Interview: “Attraction and retention of talents takes work and attention”
How do you rate the situation regarding a lack of talents in the industry?
Karin Priarollo: The war for talent is a continued reality given changing needs, demographics and increased competition. We, as other companies too, make it a high priority to attract the best talents. We hire them from universities or specialist colour schools for technical roles and we train them internally. It takes many years to become a trained and experienced technical expert. There is a big investment in training at our company. Another element, apart from those technical or colour experts, is to identify those who have the desire and ability to become managers and leaders in our organisation.
What are the challenges when it comes to recruiting?
Priarollo: When it comes to attracting talent, brand recognition is a challenge when we are recruiting outside of our industry. Which is interesting, given that we are such a huge company. We just need to be less modest and talk about ourselves more – we just made the Fortune’s world’s most admired company list again for the 10th consecutive year, after all!
We are doing a lot of work globally to raise our profile and to continuously improve our recruitment process. Reaching out to universities, establishing contacts to professors and using platforms such as Linkedin, Xing, Glassdoor or Kununu are just a few examples.
It is particularly challenging when we go into new territories. One more recent example would be Russia. We hired technical personnel locally and then took them to our established training centers to train them. It is an investment but it works well for us.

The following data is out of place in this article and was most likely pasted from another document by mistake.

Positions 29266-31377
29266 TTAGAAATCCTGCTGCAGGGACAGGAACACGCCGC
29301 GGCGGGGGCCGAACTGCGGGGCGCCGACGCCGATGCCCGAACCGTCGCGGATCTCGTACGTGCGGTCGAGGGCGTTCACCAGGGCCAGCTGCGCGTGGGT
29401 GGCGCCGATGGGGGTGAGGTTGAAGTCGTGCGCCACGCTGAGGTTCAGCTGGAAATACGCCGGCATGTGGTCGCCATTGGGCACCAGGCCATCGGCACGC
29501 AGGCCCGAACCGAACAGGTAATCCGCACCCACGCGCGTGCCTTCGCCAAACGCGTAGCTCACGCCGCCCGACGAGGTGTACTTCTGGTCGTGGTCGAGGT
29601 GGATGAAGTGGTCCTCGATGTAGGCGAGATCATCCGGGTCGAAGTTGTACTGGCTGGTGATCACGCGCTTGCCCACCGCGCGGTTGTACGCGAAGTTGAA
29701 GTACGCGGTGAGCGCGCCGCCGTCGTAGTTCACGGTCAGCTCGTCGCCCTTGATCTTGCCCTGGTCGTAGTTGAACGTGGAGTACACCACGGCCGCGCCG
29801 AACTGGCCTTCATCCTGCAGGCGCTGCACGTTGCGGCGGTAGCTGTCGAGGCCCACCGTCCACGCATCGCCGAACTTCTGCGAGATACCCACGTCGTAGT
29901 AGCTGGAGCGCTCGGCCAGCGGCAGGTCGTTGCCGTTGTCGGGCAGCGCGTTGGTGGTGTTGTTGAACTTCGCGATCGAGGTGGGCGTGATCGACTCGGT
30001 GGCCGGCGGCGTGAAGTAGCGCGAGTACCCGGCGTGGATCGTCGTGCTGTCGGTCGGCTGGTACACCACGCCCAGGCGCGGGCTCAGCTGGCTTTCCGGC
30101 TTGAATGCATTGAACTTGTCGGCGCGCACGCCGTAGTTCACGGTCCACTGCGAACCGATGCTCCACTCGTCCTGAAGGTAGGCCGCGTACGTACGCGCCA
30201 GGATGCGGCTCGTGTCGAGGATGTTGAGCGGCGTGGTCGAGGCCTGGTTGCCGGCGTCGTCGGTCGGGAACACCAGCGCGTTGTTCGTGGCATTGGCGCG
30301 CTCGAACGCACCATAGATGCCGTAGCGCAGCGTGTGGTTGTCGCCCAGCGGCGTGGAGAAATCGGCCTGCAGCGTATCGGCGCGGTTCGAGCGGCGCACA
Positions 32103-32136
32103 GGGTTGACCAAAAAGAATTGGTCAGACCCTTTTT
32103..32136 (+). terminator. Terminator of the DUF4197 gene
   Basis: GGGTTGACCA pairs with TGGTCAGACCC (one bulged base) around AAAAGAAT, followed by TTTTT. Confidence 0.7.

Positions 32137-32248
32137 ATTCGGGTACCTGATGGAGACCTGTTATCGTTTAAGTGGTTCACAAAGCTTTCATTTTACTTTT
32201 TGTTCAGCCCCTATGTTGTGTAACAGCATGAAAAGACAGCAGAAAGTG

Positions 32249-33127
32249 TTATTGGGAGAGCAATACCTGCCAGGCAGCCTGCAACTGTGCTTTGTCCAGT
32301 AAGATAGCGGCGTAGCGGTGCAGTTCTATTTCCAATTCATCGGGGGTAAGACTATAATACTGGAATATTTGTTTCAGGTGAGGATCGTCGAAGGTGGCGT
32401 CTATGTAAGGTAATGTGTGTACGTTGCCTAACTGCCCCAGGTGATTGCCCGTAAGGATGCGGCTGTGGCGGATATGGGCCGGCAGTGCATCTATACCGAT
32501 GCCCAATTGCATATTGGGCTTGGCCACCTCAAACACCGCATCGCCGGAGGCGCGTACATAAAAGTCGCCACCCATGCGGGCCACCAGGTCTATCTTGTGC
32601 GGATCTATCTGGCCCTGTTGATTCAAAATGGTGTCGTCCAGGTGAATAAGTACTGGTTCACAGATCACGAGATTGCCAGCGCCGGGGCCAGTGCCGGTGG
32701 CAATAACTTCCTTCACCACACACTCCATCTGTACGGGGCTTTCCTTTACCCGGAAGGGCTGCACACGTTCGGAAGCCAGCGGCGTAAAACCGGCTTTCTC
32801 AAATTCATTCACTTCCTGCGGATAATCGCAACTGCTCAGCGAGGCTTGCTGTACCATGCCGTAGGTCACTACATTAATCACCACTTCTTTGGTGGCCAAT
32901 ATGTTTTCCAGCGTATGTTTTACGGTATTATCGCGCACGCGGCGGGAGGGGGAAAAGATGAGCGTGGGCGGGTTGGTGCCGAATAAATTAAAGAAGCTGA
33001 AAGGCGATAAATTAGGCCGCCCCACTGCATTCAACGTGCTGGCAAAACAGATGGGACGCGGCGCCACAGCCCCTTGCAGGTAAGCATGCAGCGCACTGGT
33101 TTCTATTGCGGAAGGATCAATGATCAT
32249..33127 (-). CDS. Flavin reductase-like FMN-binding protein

What is more difficult, hiring or keeping talents?
Head of Human Resources EMEA, PPG
Priarollo: Both are challenging albeit for different reasons. Retention takes work and attention. For people hired into the organization, particular attention is paid to their onboarding and socialization to the PPG culture and ways of working. Regular discussions include regarding performance and development are key to understand what motivates an employee, where he/she is at, what’s happening in his/her life and how we as a company can support him/her. And, of course, retention is a combination of things – meaningful work, good people to work with, values that guide decision making, fair compensation and business success all of which PPG offers and why people decide to join and stay with PPG.
As a truly global company we have a competitive advantage. We do not only have different business units and a variety of positions, we are also encouraging people to move internationally and we make that possible. The average company affiliation is 12 years and we have low voluntary turnover of some 3%. This shows our employees are valuing PPG as employer.
In the course of globalisation, it is more and more common to work in multi-cultural environments. Could you please describe the benefits and challenges?
Priarollo: The greatest benefit is that it generates different perspectives and ideas which lead to more and faster innovation, better solutions and results for the organization. It creates a more vibrant and enriching work environment. I think it is a key reason why people join us and stay with the company. We have 15,000 employees in 34 countries only in EMEA. The creativity of our global teams drives success.
Multi-cultural team can outperform homogenous teams but only if the differences are understood, communicated, and leveraged. This takes work. When we recruit future leaders, we put emphasis on an international background. We train our teams in cultural awareness and unconscious bias. You must make these differences work.
In terms of diversity, PPG is very active to attract female talents to the industry. What do you do?
Priarollo: There is a pipeline of STEM graduates which are our main target but currently doesn’t have the diversity we’d aspire to. To tackle this, we are trying to promote STEM education to a younger age group. The European project called Hypatia is a combination of universities and science centers across 14 countries in Europe. Under this project education modules for teachers are being created to promote STEM-subjects – science, technology, engineering and mathematics – to teenage girls. We are trying to grab the current crop but also target the upcoming generation. And, of course, we actively develop female talent within PPG through mentoring and leadership programs and job rotation.